y
~
o
Material Yield Strength Nicholas (1982
~ ( log
&
)
o
C 1+ Material Yield Strength/Strain Rate Lindholm (1964)
~
&
A mla
B
n
1 1 + +
_
,
1
]
1
Material Yield Strength/Strain Rate
Temperature
Strain Hardening
Campbell (1977)
~( )
(
&
) ( )
ln
A B
C T
n
m
+
+ 1 1
Material Strain
Material Strain Rate
Temperature
Johnson/Cook(1985)
Further refinements of one-dimensional models have been advanced on the basis of
physical processes such as dislocation dynamics to explain the temperature and strain
rate behavior of materials. Other physical processes, such as thermally activated
mechanisms which are prevalent at low temperatures and intermediate strain rates, have
been incorporated analytically in terms of Arrhenius-type relations. For example, the
following form of such an equation as introduced for pure aluminum, is given by
&
~ exp( ) exp( / ) Q RT
Other forms of the equation based on dislocation dynamic concepts which also account
for strain, strain rate, and temperature effects in a coupled manner have been discussed
by Zerilli and Armstrong (1987). Forms of these equations for fcc and bcc metals take
the form
(fcc)
[ ]
~ exp( ln
&
) C C C T C T
o
n
+ +
2 3 4
(bcc)
[ ]
~ exp( ln
&
) C C C T C T C
o
n
+ + +
1 3 4 5
Still, other refinements have been advanced to include strain rate history effects. Such a
formulation has been advanced by Campbell et al. (1977) in the form
+ +
_
,
+ +
_
,
+
_
,
A mA
B
mA
B
mA
B
n n n n
ln
&
( ) ln
&
( ) ln
&
1 1 1
The right hand side of the above equation can be described as follows
The first term represents the flow stress in a vanishingly small strain rate
test.
The second term represents the overstress at a constant plastic strain rate
&
.
The third and fourth terms represent the history effect.
A number of three-dimensional models have been advanced in recent years and have
been discussed by Nicholas and Rajendran (1990) and Meyer (1992). Among these
models, the state variable model of Bodner and Partom (1975) is representative of a class
of unified viscoplastic models. This three-dimensional constitutive model incorporates a
number of important features including the modeling of a broad range of loading
Strain rate behavior of metals and composites
histories, easily determined parameter values, and adaptability to numerical codification.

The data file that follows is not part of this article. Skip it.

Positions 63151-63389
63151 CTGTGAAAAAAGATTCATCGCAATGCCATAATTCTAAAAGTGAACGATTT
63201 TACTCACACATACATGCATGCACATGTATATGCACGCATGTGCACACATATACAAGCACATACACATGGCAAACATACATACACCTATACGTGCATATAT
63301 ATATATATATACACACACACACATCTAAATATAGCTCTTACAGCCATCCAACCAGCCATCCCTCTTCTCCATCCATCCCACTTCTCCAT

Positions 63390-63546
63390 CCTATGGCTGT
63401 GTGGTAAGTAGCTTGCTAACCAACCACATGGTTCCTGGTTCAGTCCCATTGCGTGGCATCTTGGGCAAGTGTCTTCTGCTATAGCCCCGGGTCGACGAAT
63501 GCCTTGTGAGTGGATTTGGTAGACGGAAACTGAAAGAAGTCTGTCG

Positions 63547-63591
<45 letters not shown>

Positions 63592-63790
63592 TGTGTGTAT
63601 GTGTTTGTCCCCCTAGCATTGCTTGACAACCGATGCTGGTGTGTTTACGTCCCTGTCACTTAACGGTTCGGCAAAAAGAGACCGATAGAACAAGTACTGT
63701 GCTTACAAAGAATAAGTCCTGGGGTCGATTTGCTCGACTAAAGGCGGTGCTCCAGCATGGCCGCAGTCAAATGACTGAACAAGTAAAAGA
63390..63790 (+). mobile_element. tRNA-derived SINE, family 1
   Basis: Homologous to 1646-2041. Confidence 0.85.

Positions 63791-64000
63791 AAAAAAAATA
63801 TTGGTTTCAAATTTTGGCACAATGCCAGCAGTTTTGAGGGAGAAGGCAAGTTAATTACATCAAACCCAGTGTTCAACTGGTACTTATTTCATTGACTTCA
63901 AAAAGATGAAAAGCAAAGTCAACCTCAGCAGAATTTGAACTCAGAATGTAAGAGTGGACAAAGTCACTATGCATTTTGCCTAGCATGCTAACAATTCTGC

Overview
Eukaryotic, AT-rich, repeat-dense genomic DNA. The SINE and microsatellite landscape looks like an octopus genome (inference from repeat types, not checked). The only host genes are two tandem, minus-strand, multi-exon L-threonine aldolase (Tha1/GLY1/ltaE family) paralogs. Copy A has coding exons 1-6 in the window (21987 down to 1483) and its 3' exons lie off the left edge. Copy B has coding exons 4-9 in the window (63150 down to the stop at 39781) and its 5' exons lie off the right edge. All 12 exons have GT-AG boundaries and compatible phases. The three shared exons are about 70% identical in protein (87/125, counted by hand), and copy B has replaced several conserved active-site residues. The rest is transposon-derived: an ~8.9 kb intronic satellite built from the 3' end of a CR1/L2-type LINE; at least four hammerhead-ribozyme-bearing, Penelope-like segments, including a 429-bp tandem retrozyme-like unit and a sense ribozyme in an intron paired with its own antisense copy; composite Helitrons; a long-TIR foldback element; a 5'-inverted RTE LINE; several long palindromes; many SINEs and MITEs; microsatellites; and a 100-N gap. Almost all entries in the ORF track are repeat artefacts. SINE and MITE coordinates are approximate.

This model has been used to describe material response to suddenly applied loads but
also cyclic and time dependent loading conditions. Thus, this model has the feature of
covering strain rate over the range from 10 10
6 3
to /sec. The major features of the
model are described and presented for reference.
The total strain rate is assumed to be decomposable into elastic and inelastic
components.
& & &
ij ij
e
ij
p
+
Both of the above components of strain rate are non-zero for all loading and unloading
conditions. The elastic strain rate is related to the stress rate through the technical
engineering constants, while the inelastic strain rate is assumed to be a function of the
stress
ij
and a state variable z. The flow rule introduced by Prandtl and Reuss is used
to relate the deviatoric plastic strain rate to the deviatoric stress components according
to
& &
ij
p
ij
p
ij
e S
The second invariant of the plastic strain rate and second invariant of the stress tensor
are introduced as
D D
Z
J
n
n
p
o
n
2
2
2
2
3
1
_
,
_
,
1
]
1
1
exp
where D
o
is the limiting value of the plastic strain rate in shear, and n is a parameter
relating to strain rate sensitivity. The parameter Z is a measure of the overall resistance
of the material to plastic flow that is plastic work, and depends upon the loading history
Introducing these expressions into the plastic stress rate can be expressed in the
following form
Bodner-Partom Model
&
( )
( )
ij
p
o
n
n
Z
J
n
ij
D e
S
J
_
,
1
3
2
2
2
&
( )
&
Z m Z Z W
p
1
D
o
= is the limiting strain rate; n is strain rate sensitivity parameter